National Unity and Armed Forces Day

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National Unity and Armed Forces Day
Sergio Mattarella rende omaggio al Milite Ignoto (4 novembre 2016).jpg
President of the Republic Sergio Mattarella paying homage to the Italian Unknown Soldier
on 4 November 2016
Official nameItalian: Giornata dell'Unità Nazionale e delle Forze Armate
Observed by Italy
TypeNational
SignificanceVictory of Italy in the First World War and completion of national unity
Date4 November
Next time4 November 2022 (2022-11-04)
Frequencyannual
First time4 November 1919
Related to

National Unity and Armed Forces Day is an Italian national day since 1919 which commemorates the victory in World War I, a war event considered the completion of the process of unification of Italy. It is celebrated every 4 November, which is the anniversary of the armistice of Villa Giusti becoming effective in 1918 declaring Austria-Hungary's surrender.[1]

History[edit]

4 November commemoration in Iglesias (1932)

Italy entered the First World War in 1915 with the aim of completing national unity: for this reason, the Italian intervention in the First World War is also considered the Fourth Italian War of Independence,[2] in a historiographical perspective that identifies in the latter the conclusion of the unification of Italy, whose military actions began during the revolutions of 1848 with the First Italian War of Independence.[3][4]

The Treaty of Saint-Germain-en-Laye (1919) and the Treaty of Rapallo (1920) allowed the annexation of Trentino Alto-Adige, Julian March, Istria, Kvarner as well as the Dalmatian city of Zara; the subsequent Treaty of Rome (1924) led to the annexation of the city of Fiume to Italy.[5]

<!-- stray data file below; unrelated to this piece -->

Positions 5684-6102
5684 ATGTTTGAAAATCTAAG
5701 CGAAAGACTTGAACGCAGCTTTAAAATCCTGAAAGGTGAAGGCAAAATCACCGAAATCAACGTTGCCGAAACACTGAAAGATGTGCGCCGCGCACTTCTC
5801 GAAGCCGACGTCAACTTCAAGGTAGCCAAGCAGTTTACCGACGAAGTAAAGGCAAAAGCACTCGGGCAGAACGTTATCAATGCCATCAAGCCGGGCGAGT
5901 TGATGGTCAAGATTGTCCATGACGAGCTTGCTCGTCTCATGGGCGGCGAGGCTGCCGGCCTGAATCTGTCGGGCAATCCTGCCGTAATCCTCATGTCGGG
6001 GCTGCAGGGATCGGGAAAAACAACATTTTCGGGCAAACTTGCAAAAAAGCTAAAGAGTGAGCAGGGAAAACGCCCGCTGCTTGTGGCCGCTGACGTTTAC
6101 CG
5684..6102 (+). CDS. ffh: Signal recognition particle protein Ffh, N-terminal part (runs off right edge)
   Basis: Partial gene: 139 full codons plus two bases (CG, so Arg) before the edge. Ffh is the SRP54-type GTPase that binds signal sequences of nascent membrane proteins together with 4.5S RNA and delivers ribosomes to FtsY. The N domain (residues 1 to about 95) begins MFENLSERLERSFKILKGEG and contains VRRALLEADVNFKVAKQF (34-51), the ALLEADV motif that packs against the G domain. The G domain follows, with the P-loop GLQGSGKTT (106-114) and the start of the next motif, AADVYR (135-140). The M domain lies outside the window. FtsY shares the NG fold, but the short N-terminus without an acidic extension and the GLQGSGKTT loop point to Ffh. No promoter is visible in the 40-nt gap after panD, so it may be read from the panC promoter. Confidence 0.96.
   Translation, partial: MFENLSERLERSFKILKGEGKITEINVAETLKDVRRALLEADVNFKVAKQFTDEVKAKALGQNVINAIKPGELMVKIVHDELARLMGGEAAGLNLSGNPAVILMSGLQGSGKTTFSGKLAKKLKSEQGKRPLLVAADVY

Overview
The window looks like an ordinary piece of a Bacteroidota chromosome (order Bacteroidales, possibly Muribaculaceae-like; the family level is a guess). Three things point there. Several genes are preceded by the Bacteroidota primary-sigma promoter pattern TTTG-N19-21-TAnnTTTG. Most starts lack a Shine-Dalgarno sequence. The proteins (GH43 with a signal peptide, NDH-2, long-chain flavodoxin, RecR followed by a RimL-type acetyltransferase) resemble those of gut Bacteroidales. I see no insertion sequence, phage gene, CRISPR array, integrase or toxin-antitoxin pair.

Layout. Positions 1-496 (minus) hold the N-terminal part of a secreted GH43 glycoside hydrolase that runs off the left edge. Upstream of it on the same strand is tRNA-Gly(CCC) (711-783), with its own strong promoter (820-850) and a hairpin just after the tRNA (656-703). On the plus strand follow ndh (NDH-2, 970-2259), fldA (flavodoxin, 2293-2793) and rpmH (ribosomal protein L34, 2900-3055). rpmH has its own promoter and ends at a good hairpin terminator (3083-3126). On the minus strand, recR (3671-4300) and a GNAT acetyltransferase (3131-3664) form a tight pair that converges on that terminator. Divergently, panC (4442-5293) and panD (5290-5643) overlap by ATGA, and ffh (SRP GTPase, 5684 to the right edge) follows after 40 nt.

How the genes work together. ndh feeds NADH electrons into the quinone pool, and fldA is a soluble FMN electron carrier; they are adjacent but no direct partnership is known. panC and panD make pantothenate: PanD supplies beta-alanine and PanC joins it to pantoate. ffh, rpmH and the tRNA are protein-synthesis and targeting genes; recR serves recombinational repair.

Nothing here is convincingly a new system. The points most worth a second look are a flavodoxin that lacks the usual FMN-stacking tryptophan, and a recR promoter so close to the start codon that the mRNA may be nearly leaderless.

Established in 1919, 4 November is the only Italian national holiday which has gone through decades of Italian history: from the liberal period to fascist and republican Italy.[6] In 1921, during the National Unity and Armed Forces Day, the Italian Unknown Soldier (Milite Ignoto) was solemnly buried at the Altare della Patria in Rome.[7]

In 1922, shortly after the march on Rome, the holiday changed its name to Anniversario della Vittoria (Victory Anniversary) to emphasize Italian military power, while after the end of World War II, in 1949, the original meaning was restored, becoming the celebration of Italian armed forces and the achievement of Italian Unity.[6][8]

With the birth of the Italian Republic in 1946, the national anthem was changed: the Marcia Reale was replaced by Il Canto degli Italiani, which was officially played for the first time as the Italian national anthem on the occasion of the National Unity and Armed Forces Day on 4 November 1946.[9][10]

4 November was a holiday until 1976.[1] From 1977, during austerity, it became a moveable feast according to the calendar reform of national holidays introduced by law n. 54 of 5 March 1977,  and celebrations occurred every first Sunday of November.[1]

During the 1980s and 1990s, its importance declined but in the 2000s, thanks to the impulse given by former president of the republic Carlo Azeglio Ciampi, who has been a main protagonist of a general valorization of Italian national symbols, the holiday gained more widespread celebrations.[11]

Celebration[edit]

The Vittoriano, also known as the "Altare della Patria".